130 on the left and 130b on the right

This article was written by Gerry Selby with help from the owners

Piers Place is a dignified Queen Anne period house, built late 17th Century and is now Grade II listed.  It is situated on the western end of the High Street at the corner of Cherry Lane and was built on one of the town’s berry fields.

The Earl of Bedford sold Amersham in 1637 to William Drake of Shardeloes.  Over the next couple of centuries, the Drakes slowly acquired the majority of the properties in Amersham.  Piers Place was known as ‘The Firs’ at this time and was built for the Bent family who still owned the house in 1700.  The house was originally built of wood and was re-cased in brick in the 1700’s.  The two-storey west wing was also constructed at this time.  A notable feature is the large central staircase window.  The Bent family is recorded as making a generous donation of £700 to the Amersham Rectory in 1728 and there is a memorial to them in St Mary’s Church.

By 1742 a map shows the house as the property of the Drakes and the then tenant was a Samuel Clarke.   At this time Amersham was becoming popular with maltsters and brewers and a brewer, William Ball, leased three fields next to ‘The Firs’, and these then passed to a succession of maltsters, lastly to John Weller, of the locally famous Weller brewing family.  John Weller lived at ‘The Firs’ from 1830 until his death in 1843 and his wife Elizabeth continued to live there for some years.  During this time, the Weller’s place in Amersham society was second only to the Drakes.

After the Wellers, the house was then rented out to a series of general practitioners, starting in the 1860s with William Carpenter and in the 1870s with Walter Potts.  A one-storey extension was added which became the doctor’s surgery.  By 1901 the house and surgery were occupied by a Dr James Gardner and his wife, Ethel, and four servants.  Dr Gardner had a 21 yr lease from June 1922 at a rent of £120 per annum.  He stayed at the house until it was sold in the grand auction of the Drake’s Amersham properties in 1928.

‘The Firs’ was described in the Auction as of mellow red brick and tiled roof and comprised of a drawing room, dining room, study, kitchen, scullery and two cellars.  On the first floor was a sitting room, three bedrooms, two dressing rooms, bathroom and WC.  On the second floor were five servant bedrooms and two boxrooms.  Gas, water and electric light were laid on. (See a copy of the sale particulars in the photo gallery below.)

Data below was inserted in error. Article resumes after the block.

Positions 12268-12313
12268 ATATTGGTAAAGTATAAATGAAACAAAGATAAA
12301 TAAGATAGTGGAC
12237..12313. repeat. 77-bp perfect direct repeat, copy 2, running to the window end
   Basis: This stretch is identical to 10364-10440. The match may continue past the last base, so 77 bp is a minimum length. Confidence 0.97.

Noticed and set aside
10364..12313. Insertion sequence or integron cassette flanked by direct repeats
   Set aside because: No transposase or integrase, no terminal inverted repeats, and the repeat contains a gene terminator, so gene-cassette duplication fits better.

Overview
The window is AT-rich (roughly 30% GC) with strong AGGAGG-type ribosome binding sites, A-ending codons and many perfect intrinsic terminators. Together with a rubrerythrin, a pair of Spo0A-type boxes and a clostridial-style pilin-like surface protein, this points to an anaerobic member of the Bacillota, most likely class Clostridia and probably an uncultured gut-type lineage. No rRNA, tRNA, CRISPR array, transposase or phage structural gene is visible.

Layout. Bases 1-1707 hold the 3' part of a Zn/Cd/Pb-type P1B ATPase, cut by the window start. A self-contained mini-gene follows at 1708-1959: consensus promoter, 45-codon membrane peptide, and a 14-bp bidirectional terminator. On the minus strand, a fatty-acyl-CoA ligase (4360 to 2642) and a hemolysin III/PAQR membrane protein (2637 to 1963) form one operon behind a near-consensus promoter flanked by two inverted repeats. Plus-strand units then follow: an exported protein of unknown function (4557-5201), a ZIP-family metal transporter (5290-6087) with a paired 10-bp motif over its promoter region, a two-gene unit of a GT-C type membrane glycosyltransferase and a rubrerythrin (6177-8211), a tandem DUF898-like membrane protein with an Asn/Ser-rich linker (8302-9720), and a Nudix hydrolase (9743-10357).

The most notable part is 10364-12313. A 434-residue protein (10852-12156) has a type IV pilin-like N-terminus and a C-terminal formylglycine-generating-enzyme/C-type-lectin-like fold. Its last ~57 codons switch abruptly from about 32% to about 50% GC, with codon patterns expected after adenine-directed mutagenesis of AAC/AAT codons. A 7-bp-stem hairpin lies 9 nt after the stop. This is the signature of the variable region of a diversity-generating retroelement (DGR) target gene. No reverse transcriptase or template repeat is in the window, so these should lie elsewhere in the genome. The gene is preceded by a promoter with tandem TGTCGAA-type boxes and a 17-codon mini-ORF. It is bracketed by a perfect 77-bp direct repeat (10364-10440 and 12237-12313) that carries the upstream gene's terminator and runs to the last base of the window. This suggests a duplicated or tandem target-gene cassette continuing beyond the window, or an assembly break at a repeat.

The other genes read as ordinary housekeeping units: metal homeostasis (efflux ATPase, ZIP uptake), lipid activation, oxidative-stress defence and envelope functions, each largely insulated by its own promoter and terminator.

In 1928, Dr Gardner’s practice was joined by Dr Samuel Johns.  He and his wife, Elizabeth, ultimately bought the house in 1939.  The practice expanded to four doctors, Dr John, Rolt, Strang & Davidson.  By 1952, Dr Rolt had bought the house.  Then in 1956 his family sold the house to Ludovic Kennedy (later to become Sir Ludovic) and his wife, Moira Shearer.










It was under Ludovic Kennedy’s ownership that the house was renamed ‘Piers Place’ and became a Grade II listed building.  They lived here with their three children until 1965 when it was sold at an auction in London.



The new owners then were Geoffrey & Shirley Carter and in 1979 it passed to Peter Seeman and his wife until 1997.  Alan & Chris Harris occupied the house for the next six years, when it was bought in 2003 by the current owners, Christopher and Emma Fleming.

See an account of Monkey Tricks” at Piers Place.

Click on any of the photographs below to enlarge it and to see the description.  Then click on forward or back arrows at the foot of each photograph.  To close the pictures, just click on one.


Plan Your Visit

Opening hours:

Wednesday to Sunday, and Bank Holiday Mondays, 12noon to 4:30pm

49 High Street
Old Amersham

01494 723700
[email protected]


“Enjoyed our visit to this wonderful interactive museum where you are positively encouraged to touch things!”

“Visited Amersham museum yesterday – lovely place, provides many details on the history of the place. Plenty of cute cafes, pubs and shops around also… not difficult to find free parking nearby. ”

“A well-run, informative and interesting small museum on the main street. It’s mostly volunteer-run and they do a great job in keeping it and making you feel welcome…Check out the herb garden too.”

“Enjoyable film and television location guided walk around Amersham hosted by Amersham Museum – here are the Sun Houses on Highover Park and further up the hill is High & Over.”

Staying In Touch

Subscribe to our newsletter for all the latest news & events